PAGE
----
Spam Stories with Lee and Larry

I’ve recently found some weird comments caught in my spam filter. They all list “linux” top-level domains as their websites, or, and the name the would-be poster provides invariably conflicts with their email address. For example, “Jack’s” email username is “jill_bateman.” Another “Jack” provides his or her (or, more likely, its) email username as “solomonbelt.” Are they the same Jack, attempting to post from two different IP addresses, one of which is in the UK and the other of which is in Buffalo, NY? Or are they two different Jacks? One commenter gives their name as “,” after giving “” as their website. Which one is it, Technorati? If that’s even your real name.

But it gets weirder. I initially found the content of the spam comments inscrutable, but they appear to be random excerpts from insipid stories about two twin boys, Lee and Larry, having colorless, infantile, poorly-edited theological discussions with their parents. Quotation marks are replaced with question marks. Certain words are, apparently, fed repeatedly into until the author reaches a word marginally related to the original, at best. For example:

Effectively boys,? Mommy finally mentioned аfter tһeyd come up with plenty of silly idеas of ԝhat God
did for enjoyable,?What God really likes is when folқs love one anotther
and deal with eacdһ other like ѡe do in oour family.?
Thаt madee sense to Lee andԁ Larry so Lee hugged Momny and Larry
hugged daddy to simply make God happy.

The word choice is even more clearly the work of unthinking robots in this example:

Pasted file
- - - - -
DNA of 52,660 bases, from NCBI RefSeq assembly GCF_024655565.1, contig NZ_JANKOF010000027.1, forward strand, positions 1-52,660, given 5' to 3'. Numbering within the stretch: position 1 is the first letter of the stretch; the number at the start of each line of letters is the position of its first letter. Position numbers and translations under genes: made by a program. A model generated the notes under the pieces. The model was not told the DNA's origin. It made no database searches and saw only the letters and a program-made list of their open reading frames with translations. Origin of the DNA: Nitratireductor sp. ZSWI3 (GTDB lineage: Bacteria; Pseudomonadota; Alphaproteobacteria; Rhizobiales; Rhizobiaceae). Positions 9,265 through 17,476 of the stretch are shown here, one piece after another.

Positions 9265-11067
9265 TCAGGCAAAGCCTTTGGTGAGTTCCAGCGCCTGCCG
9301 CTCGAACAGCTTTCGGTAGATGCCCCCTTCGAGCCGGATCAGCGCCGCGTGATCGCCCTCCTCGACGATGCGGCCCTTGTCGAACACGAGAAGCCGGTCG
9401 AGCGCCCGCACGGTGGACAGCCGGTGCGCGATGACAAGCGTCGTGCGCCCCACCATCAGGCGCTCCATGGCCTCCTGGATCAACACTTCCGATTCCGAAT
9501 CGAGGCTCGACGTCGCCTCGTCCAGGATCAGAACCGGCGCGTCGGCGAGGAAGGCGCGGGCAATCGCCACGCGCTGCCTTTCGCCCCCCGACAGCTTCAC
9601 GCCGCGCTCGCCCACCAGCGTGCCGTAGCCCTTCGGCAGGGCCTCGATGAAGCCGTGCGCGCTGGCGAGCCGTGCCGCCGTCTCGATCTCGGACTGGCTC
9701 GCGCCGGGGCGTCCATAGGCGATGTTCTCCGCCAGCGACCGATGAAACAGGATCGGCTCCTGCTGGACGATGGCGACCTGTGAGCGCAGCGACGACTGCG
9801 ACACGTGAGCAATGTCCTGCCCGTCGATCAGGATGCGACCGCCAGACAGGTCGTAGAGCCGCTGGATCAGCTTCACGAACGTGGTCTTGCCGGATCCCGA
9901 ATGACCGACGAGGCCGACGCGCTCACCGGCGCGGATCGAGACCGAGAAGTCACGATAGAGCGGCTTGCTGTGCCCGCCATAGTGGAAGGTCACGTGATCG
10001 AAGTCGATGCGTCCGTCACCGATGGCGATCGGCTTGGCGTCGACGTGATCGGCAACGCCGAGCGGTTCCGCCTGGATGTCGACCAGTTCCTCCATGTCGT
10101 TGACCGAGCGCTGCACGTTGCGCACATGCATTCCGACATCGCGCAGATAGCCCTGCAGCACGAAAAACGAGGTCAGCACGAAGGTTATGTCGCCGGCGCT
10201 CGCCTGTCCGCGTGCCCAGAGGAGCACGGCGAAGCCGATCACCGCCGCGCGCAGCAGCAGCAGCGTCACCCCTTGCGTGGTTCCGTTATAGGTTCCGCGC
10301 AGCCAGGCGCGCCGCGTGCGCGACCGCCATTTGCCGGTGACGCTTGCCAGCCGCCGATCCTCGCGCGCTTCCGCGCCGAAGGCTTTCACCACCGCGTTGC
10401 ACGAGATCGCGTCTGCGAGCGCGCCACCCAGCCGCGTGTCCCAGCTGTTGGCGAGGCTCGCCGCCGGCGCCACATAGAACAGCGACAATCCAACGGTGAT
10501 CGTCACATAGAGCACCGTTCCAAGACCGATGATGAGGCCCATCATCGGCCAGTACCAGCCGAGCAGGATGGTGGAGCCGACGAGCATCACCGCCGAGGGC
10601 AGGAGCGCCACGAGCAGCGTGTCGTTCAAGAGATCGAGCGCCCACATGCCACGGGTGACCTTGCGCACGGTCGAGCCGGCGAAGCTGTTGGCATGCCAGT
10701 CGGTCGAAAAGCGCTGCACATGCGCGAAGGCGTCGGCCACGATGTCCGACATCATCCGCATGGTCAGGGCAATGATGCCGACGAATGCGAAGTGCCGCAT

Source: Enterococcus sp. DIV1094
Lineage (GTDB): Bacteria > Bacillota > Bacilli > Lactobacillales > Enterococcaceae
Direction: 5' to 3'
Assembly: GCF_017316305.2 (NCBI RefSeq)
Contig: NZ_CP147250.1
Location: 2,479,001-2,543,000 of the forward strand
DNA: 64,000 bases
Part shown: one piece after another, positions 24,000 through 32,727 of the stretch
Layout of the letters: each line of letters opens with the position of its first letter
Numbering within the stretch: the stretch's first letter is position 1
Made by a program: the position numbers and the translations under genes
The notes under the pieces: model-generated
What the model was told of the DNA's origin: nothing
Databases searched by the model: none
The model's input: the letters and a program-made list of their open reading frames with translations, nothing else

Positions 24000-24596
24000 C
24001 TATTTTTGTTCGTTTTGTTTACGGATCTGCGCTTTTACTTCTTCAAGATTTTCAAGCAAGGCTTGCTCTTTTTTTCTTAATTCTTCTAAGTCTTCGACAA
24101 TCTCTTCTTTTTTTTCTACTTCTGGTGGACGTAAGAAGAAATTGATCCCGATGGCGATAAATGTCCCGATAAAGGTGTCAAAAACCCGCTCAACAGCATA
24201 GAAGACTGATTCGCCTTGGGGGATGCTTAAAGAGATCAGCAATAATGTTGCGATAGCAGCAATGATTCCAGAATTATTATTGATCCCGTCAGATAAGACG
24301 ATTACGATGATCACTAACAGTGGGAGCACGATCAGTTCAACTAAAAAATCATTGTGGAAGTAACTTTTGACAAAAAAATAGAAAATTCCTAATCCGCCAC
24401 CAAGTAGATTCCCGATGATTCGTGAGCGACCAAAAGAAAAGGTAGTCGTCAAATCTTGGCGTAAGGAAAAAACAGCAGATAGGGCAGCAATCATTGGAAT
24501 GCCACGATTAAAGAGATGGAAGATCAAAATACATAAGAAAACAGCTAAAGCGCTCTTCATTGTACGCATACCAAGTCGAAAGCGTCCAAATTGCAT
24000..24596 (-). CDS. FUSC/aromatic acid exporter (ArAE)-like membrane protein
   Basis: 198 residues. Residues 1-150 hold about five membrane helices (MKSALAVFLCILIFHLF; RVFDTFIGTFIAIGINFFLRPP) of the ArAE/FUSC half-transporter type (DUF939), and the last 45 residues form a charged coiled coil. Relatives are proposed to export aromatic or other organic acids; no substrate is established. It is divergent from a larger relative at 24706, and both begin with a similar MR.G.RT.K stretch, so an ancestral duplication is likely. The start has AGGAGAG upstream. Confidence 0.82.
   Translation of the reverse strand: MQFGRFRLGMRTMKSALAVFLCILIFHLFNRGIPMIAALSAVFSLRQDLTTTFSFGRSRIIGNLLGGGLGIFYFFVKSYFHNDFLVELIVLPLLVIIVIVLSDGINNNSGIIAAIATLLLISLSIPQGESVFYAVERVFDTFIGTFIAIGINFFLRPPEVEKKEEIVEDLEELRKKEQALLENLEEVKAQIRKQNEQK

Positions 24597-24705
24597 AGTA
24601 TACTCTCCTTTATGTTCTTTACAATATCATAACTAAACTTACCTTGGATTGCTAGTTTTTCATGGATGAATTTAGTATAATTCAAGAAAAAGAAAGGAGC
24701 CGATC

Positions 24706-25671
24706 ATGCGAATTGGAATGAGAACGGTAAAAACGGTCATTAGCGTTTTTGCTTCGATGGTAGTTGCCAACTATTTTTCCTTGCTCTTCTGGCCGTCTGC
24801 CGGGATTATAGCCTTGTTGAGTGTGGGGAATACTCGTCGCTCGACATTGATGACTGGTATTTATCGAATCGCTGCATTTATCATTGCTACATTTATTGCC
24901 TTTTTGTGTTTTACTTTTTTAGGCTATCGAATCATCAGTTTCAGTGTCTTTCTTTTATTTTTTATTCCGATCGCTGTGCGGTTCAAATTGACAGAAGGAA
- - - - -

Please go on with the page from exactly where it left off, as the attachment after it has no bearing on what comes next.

Ꮤell, what does God liкe?? Lee added. ?I imply, we like cookies and cartoonss and toys,
hоwever what kind of issues are enjoyable for God?? It was a query thаt f᧐r a minute Mommy and Daddy needed to assume about.

“I imply?” “However, what kind of issues are enjoyable for God?” What kind of mutant pod-person child is Lee?

I know machines are propagating these comments, most likely targeting blogs that mention God via some algorithm and submitting these comments with automated brute-force attempts. But it’s vaguely insulting that somewhere, at the top of the robot chain, there is at least one human being thinking this drivel will actually get past someone. It’s disgustingly parasitic to use poorly-written children’s stories to propagate links for profit. And bringing God into it? It’s taking God’s name in vain. It’s garbage.

But ultimately, it’s a laughable attempt. So here I am laughing at it. If you’d like to laugh along, here is my entire Lee-and-Larry-inanity spam comment collection.

8 thoughts on “Spam Stories with Lee and Larry

    1. It’s at least vaguely on-topic for Chocolate Book here, but it makes very little sense to see spam comments of that nature on your blog. I wonder if Lee and Larry stories are getting caught in the spam filters of all kinds of wordpress blogs, independent of content.


  1. I get a ton of these as well, all caught by the built-in spam filter. In fairness, I sometimes write on topics as diverse as spirituality and Linux.

    I realize that everything is somehow monetized on the Internet, but I admit I don’t comprehend the utility of this particular variety of spam. Mine are typically from “Jack” at with some non-matching e-mail addy.

    And hey, a shout out to LittleFears who is a very kind reader of my blog!

    Liked by 1 person

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